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Today we welcome Rebecca Koerselman to The Twelve. Rebecca teaches history at Northwestern College in Orange City, Iowa. Thanks, Rebecca.
Max Brooks recently released a book entitled The Harlem Hellfighters, a novel about the heroic actions of the 369th division of African American soldiers during World War I. It is historical fiction and a graphic novel.
Here is what I learned:
Fiction is better (or easier?) than truth. A colleague from grad school once asked me, “why read fiction when you can read the actual historical account?” Good question (insert comment about self-righteous doctoral candidates in history programs here). Max Brooks’ account of the 369th contains mostly accurate information, including real people like Jim Europe and General Henri Gouraud. But it is not all accurate. So why not just write actual history instead of historical fiction? I cannot answer for Max Brooks, but I think the answer is that historical fiction is straightforward. Brooks can leave out the parts that do not fit his theme or storyline and pull stories from other African American soldiers in other divisions to enhance his plotline.
Historians follow rules that non-historians do not need to follow. Brooks is not a historian; nor does he claim to be. Therefore, he does not need to act like a historian. In The Harlem Hellfighters, Brooks successfully conveyed the frustration of African Americans in the U.S. who were unable to enjoy the privileges of citizenship but wanted to fight (and die) for their country. African American soldiers in WWI were primarily used for labor and very few were ever allowed to see any combat. The few who fought did so honorably and were highly decorated by the French as a result of their tenacity and courage. After all, what did they have to lose? WWI African American soldiers fought to prove that their blood was just as red as any white American’s blood and hoped it would shake the foundations of the white supremacist hierarchy that dominated American life and culture. While Americans did honor their service, that honor was brief and quickly forgotten. “The truth is that our fight, and the fight of those who looked up to us as heroes, didn’t end with the ‘war to end all wars.’” (235)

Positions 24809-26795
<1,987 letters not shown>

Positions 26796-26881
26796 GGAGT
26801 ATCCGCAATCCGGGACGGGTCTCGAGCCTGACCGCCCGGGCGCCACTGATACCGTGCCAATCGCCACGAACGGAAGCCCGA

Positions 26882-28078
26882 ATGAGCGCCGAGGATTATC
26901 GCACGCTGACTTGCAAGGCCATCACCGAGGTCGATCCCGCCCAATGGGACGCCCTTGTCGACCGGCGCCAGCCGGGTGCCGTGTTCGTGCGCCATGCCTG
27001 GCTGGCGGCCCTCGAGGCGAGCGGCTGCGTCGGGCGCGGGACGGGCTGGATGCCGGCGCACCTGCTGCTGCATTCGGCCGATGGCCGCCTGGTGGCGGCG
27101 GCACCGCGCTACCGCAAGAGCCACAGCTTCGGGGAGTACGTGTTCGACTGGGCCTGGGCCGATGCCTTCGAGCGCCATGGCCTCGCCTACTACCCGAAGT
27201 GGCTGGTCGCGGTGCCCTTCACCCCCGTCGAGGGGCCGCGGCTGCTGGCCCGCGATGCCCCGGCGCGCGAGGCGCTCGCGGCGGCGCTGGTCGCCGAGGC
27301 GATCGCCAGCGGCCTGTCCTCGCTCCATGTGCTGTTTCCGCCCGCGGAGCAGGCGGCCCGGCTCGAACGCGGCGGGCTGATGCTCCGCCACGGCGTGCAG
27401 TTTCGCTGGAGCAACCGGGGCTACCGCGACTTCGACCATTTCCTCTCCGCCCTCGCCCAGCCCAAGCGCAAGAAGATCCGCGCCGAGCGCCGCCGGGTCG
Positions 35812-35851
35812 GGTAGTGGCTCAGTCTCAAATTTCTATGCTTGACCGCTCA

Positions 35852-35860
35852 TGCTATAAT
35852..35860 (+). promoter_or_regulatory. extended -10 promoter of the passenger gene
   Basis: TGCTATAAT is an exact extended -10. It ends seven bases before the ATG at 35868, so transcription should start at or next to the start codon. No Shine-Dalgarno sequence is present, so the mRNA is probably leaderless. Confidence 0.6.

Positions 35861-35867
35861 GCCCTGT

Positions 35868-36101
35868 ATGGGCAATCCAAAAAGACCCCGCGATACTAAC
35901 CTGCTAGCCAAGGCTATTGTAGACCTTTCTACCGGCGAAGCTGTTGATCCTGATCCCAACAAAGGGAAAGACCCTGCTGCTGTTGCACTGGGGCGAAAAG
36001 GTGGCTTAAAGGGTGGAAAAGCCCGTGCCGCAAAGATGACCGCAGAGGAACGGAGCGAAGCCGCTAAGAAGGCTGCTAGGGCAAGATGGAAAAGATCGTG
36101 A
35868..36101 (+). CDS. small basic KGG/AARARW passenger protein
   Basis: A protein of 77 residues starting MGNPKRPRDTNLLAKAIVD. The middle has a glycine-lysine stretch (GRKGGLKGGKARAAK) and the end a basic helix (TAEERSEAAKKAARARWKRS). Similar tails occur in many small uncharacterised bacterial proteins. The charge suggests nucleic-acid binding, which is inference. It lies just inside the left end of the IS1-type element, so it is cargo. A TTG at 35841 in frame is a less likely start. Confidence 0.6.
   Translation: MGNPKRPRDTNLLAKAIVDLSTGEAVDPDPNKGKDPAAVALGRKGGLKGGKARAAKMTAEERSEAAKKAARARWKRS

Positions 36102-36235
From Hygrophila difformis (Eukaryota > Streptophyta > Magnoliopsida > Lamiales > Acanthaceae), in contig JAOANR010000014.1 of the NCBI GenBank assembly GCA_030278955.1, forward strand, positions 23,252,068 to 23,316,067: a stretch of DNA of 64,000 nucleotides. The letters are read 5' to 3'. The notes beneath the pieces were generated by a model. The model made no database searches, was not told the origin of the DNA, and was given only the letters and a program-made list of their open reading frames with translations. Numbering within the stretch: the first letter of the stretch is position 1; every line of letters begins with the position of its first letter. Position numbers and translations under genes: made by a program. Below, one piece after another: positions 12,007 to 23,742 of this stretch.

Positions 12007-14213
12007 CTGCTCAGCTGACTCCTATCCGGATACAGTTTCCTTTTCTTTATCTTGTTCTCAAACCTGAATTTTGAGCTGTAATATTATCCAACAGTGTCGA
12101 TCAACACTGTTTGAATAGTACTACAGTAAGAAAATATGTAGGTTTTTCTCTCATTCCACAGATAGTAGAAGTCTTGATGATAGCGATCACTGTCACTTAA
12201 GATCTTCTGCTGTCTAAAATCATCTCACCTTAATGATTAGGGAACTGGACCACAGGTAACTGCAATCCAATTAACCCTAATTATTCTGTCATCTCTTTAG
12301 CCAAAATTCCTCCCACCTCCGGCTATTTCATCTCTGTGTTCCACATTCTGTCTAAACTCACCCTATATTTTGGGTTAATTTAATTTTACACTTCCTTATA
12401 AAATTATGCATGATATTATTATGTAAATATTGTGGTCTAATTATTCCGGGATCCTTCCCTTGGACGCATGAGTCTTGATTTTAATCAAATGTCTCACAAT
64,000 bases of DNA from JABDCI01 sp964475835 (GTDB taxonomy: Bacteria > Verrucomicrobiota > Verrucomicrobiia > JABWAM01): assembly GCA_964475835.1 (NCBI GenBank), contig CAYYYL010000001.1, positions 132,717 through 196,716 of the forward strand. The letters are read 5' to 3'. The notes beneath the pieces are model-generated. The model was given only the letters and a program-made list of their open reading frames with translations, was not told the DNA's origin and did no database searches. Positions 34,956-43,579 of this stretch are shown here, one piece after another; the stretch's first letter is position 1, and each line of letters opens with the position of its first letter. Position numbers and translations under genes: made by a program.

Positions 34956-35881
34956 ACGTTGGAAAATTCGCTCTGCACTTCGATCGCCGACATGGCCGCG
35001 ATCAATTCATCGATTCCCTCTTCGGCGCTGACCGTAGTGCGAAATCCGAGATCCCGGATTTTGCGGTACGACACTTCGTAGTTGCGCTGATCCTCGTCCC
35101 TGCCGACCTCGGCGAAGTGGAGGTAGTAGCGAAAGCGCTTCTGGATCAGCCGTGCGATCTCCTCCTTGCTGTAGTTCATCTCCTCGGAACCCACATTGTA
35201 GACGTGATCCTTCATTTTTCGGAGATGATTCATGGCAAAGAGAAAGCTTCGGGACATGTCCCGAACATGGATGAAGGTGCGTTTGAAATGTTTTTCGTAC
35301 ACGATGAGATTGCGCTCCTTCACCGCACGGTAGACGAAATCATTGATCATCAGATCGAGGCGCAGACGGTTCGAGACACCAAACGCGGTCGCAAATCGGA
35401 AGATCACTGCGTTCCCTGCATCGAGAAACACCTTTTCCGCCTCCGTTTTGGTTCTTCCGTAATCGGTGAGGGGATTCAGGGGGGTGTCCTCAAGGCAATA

Doing the real work of history is sorting through the messiness of human stories. As a historian, I don’t get to skip the messy parts. Instead, I try to understand them. Our lives are not neat and tidy. Our stories are messy, do not always make sense, do not fit with an overall theme or argument, and rarely have neat and tidy endings. Yet we try to make it seem like our lives have a clear beginning, middle, and end. Jim Europe, jazz musician and one of the heroes of the 369th was stabbed in the throat by a band member and died shortly after his return to America. Brooks did not include that part of the story in his narrative because it would have tempered the hopeful ending to his book.
God does not expect us to be perfect. He is; we are not. As a historian, I appreciate the messiness of people’s stories. Whether I am reading about people who flee from God, who are chosen and empowered by God, or who are occasionally obedient and often disobedient, human stories are not neat and tidy. Thankfully, God can work through our messiness and still execute his perfect plan.
People like pictures. Despite the recent success of B.J. Novak’s The Book Without Pictures, even my two-year-old can tell you that pictures in books are important. Canaan White’s images are riveting and powerfully descriptive. His images with Brooks’ narrative created a very memorable story. Most history books (or books written by historians) do not contain very many pictures. And yes, I know this is because of copyright restrictions, publishing costs, length, and other reasons. But still.
The Harlem Hellfighters is a broadly accessible book for anyone (well, I might give it a ‘PG 13’ rating for thematic elements, gore, and language) and has recently been optioned for film via Sony and/or Will Smith, according to NPR and the Washington Post. Max Brooks is the son of Mel Brooks, and the author of World War Z and The Zombie Survival Guide.